Even pared down to a few minutes, the hour-long surveillance video is disturbing.
At 5:32 a.m. June 19, a woman in a hospital gown in the waiting area of the psychiatric emergency room of a New York City hospital topples first to her knees before collapsing on her face.
A full hour passes. Other people stream in and out of the waiting room, including hospital security guards. The woman writes something on the ground before going completely still. Finally, someone takes notice and alerts the staff. But by then, at 6:36 a.m., the woman is already dead.
The woman, 49-year-old Esmin Green, died on the floor of the waiting room at the Kings County Hospital Center Psychiatric Emergency Department. Her exact cause of death has not been released.
The native of Jamaica, who had been waiting for a bed when she collapsed, had been involuntarily admitted the previous day for "agitation and psychosis," according to the City Health and Hospital Corp., which acknowledged June 20 that Green had been left unattended on the ground for an hour.
Alan Aviles, the president of the Health and Hospital Corp., had already announced that six hospital employees, including staff members who oversee patient care and security, face disciplinary action for their lack of response. Two of the employees were fired, while four unionized staff members must go through termination proceedings.
The hospital, in the Brooklyn borough of New York City, may have a much bigger problem on its hands. In May, Kings County Hospital was targeted in a federal lawsuit by three organizations that described hospital conditions as "inhumane." Attorneys for the plaintiff released the footage of Green's death Monday night to illustrate in brutal detail some of the allegations made in the suit.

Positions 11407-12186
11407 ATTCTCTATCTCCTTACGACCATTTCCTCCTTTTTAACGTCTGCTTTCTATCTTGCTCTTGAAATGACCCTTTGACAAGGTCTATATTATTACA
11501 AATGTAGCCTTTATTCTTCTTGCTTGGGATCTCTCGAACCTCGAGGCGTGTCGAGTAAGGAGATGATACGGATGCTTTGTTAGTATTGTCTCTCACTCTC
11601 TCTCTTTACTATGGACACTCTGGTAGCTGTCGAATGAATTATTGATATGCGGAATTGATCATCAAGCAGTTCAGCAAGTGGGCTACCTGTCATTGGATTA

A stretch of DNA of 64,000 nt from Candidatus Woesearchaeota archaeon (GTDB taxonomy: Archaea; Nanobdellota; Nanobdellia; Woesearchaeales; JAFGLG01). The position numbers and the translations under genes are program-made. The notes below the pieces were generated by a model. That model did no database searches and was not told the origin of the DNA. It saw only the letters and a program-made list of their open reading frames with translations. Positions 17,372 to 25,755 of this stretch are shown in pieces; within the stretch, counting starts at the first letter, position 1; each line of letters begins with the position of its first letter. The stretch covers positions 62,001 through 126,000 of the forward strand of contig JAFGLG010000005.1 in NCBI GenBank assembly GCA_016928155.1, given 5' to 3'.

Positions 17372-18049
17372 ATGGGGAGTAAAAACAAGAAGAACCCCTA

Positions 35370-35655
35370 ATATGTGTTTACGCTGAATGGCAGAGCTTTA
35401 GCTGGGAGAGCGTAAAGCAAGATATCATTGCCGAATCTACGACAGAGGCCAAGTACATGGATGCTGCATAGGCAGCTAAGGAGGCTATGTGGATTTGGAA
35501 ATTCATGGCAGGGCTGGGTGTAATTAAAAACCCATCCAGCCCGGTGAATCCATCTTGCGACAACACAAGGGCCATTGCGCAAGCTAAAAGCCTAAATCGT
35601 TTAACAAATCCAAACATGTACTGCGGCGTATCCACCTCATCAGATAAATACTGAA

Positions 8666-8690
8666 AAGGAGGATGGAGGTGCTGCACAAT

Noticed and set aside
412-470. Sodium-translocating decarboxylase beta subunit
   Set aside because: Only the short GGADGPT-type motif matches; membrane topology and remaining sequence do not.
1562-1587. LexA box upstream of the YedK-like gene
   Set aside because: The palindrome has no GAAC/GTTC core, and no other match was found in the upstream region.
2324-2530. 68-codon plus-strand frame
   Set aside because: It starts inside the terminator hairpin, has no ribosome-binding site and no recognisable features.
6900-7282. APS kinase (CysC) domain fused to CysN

The Mental Hygiene Legal Service, New York Civil Liberties Union and Kirland & Ellis LLP filed the lawsuit after an investigation at the hospital "showed that Kings County psychiatric facilities are overcrowded and often dangerously unsanitary and that patients -- including children and the physically disabled -- are routinely ignored and abused," according to the groups' May 3 release announcing the suit.
The groups claim that alleged mistreatment of patients at the hospital is a violation of the federal Americans With Disabilities Act as well as several New York State provisions that guarantee the delivery of mental health services in a safe and sanitary manner.
Aviles is named as one of the lead defendants in the 36-page suit, which specifically cites five patients, all with some type of disability, who allege "abusive and neglectful" treatment at Kings County.
One patient, L.D., claimed that she was laughed at when she asked to call her family and was placed in a bed with soiled sheets. Another patient, identified as J.P., said that she had to sleep sitting up in a wheelchair after she got up in the night to use the bathroom and returned to find another patient in her bed.
The New York Daily News reported that in addition to the neglect in Green's case, staff members entered false information into her medical chart during the hour in which she lay on the ground to cover up the lack of treatment.